Jonathan: Absolutely. And you should. I’m an advocate of tdd. The first thing you do when you discover a problem, write that regression test then fix
Murray: Yeah. I agree. All right The first thing we are gonna do then is get people to automate their regression tests.
Murray: And how would you go about doing that?
Jonathan: Great question. The first thing I would not do is tell the developers, go back and write tests for all the code you’ve written. That is a huge waste of time is demoralizing, and it’s even dangerous. Often. What I do what I advocate is a working agreement on the team that any new code changes get tests. Whether you write the test first or after you decide. I’m an advocate for tdd, but a lot of people don’t like it. And I understand why. I’m not gonna enforce that, at the beginning. But if you’re as a developer, you’re fixed to bug. Make sure there’s a test that proves that bug has been fixed. Whether you write it first or second doesn’t matter. If you add a new feature a new dropdown to a menu at a test to make sure that dropdown works as expected if you apply this rule of all new changes, get tests at the time they’re written, and you don’t approve that poll request, for example, until the tests are there. Then eventually you’re gonna have all of the important code tested. By important, I don’t mean to suggest that the code that’s sitting there and not being changed isn’t important, but it’s not a liability. It’s not important in the sense that we know it’s working, it’s being tested by our users in production already, presumably. So you don’t need to go back and refactor it, which is dangerous to add tests. Just leave it there. Add tests when you change it because you found a bug report in the wild, or because you had a new feature?
Murray: But what about the thousand manual regression tests that the test team does every few months when you’re gonna do a deployment, should you hire some sort of low cost offshore team to automate all those for you based on the old manual scripts?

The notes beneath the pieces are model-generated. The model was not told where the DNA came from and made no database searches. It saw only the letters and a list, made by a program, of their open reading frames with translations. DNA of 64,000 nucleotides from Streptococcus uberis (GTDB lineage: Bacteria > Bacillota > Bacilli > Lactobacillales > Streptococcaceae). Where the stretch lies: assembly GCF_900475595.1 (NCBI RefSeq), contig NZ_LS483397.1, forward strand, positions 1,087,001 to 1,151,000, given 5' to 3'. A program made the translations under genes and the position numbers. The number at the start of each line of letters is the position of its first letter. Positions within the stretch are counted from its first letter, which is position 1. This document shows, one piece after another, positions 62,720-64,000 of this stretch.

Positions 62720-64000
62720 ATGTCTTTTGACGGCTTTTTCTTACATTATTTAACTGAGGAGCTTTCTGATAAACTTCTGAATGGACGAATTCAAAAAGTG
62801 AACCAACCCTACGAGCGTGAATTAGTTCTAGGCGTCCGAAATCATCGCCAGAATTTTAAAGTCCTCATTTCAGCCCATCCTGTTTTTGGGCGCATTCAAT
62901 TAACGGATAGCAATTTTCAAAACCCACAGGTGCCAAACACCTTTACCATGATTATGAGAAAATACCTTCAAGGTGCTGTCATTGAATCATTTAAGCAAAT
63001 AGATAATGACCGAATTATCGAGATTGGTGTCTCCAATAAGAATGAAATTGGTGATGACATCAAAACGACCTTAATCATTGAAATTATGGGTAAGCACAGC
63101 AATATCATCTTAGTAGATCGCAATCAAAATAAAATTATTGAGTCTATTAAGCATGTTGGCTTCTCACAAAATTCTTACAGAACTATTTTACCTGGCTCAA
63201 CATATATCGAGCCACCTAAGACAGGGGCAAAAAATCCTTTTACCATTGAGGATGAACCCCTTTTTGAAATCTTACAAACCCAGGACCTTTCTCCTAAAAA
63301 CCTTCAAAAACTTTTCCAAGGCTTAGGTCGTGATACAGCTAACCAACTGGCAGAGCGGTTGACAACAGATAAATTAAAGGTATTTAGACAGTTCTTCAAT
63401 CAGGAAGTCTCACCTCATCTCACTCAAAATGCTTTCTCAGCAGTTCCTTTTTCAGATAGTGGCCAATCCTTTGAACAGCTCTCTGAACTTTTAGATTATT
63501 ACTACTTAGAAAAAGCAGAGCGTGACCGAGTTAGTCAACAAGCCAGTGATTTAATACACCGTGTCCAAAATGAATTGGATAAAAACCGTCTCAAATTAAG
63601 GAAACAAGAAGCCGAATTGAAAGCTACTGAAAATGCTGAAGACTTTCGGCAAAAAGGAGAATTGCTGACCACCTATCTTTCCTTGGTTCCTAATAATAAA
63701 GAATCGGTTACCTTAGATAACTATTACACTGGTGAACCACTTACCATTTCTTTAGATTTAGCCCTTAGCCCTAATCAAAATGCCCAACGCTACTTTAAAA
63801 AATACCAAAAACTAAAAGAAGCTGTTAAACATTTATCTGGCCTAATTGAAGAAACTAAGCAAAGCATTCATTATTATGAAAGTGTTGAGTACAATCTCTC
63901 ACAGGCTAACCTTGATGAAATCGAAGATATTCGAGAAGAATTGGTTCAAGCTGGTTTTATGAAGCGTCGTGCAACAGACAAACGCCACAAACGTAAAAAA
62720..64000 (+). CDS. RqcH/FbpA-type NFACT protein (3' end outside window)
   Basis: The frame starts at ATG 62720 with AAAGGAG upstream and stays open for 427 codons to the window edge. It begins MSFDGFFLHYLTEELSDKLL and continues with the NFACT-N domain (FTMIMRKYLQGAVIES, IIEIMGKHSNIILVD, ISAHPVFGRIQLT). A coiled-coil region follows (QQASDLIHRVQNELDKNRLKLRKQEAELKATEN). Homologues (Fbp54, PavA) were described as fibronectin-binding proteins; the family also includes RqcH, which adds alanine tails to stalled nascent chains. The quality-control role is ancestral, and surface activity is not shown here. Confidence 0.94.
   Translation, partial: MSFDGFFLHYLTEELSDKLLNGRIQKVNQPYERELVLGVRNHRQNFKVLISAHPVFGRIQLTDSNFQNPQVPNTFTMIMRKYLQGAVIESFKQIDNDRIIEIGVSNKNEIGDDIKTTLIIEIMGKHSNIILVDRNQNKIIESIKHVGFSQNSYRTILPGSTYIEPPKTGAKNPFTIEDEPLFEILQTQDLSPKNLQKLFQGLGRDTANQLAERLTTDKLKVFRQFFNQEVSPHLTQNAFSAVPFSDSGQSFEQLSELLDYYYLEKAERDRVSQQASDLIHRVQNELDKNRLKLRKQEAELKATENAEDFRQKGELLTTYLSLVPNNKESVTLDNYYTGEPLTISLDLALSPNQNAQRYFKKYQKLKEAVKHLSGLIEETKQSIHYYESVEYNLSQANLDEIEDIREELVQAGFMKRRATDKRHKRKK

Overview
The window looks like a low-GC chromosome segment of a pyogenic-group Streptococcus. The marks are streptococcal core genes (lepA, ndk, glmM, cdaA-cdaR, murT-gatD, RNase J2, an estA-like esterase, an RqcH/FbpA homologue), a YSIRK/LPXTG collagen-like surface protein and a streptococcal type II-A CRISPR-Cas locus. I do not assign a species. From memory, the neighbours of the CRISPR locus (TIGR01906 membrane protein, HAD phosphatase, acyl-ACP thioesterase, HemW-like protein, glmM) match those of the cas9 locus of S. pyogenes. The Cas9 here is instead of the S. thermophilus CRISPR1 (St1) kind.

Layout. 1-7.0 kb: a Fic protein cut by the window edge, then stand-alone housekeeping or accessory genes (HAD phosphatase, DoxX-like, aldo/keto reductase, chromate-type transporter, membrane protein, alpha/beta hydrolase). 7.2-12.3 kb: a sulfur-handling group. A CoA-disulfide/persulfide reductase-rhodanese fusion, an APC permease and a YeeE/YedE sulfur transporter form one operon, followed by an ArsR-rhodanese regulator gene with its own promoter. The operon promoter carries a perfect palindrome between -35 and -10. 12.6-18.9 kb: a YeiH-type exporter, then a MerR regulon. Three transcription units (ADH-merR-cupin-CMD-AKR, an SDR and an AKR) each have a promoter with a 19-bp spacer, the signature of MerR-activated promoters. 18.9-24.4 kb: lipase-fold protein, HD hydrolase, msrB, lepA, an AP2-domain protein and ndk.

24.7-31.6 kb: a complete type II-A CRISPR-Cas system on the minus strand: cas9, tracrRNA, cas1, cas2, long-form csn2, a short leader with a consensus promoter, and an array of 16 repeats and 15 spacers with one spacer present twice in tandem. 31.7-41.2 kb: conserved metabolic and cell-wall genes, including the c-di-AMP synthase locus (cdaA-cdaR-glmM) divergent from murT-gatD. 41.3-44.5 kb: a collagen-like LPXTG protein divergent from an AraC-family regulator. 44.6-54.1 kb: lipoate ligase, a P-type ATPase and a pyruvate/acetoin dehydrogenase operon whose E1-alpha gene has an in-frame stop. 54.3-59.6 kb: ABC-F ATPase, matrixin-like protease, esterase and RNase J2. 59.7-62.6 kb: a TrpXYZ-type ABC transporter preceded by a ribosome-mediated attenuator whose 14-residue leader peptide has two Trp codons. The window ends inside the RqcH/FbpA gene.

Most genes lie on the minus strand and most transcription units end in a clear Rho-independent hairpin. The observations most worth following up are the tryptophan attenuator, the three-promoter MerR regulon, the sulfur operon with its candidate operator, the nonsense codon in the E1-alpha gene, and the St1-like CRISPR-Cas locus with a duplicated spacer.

Jonathan: Probably not. What I have done with success in the past is I keep that process in place at first. So again I was describing in the beginning, find your manual processes, move them to before that merge happens. And if that manual process includes regression testing by humans don’t change that yet. That’s not the first thing to change. So keep doing that manual regression testing, but I would suggest not doing it every three months. Do it every time you merge a feature.
Murray: But we can’t do that cuz it’s gonna take two months to do it.
Jonathan: I get that exact same pushback all the time. But if you can find a way to do your manual regression testing per feature, a few magical things start to happen. First, you get feedback on that feature faster, rather than waiting three months to discover that feature is broken. Maybe it still takes three days, but that’s better than three months, so you can get your feedback quicker. And maybe the most profound thing that you discover here is you start to see where your actual bottlenecks are in your process. If it takes three months to get through featured by feature regression testing, then that’s a, big sign that you have a problem to solve. And that problem is often glossed over if you batch everything together and test it all at once. And a third one, maybe a little bit more obvious one is when you do feature by feature regression testing you’re testing each feature in isolation and you don’t ever have to wonder, wait, was this Bob’s feature or Alice’s feature that broke this thing? The only change on this branch that I’m testing was Bob’s feature. So that means that he broke it.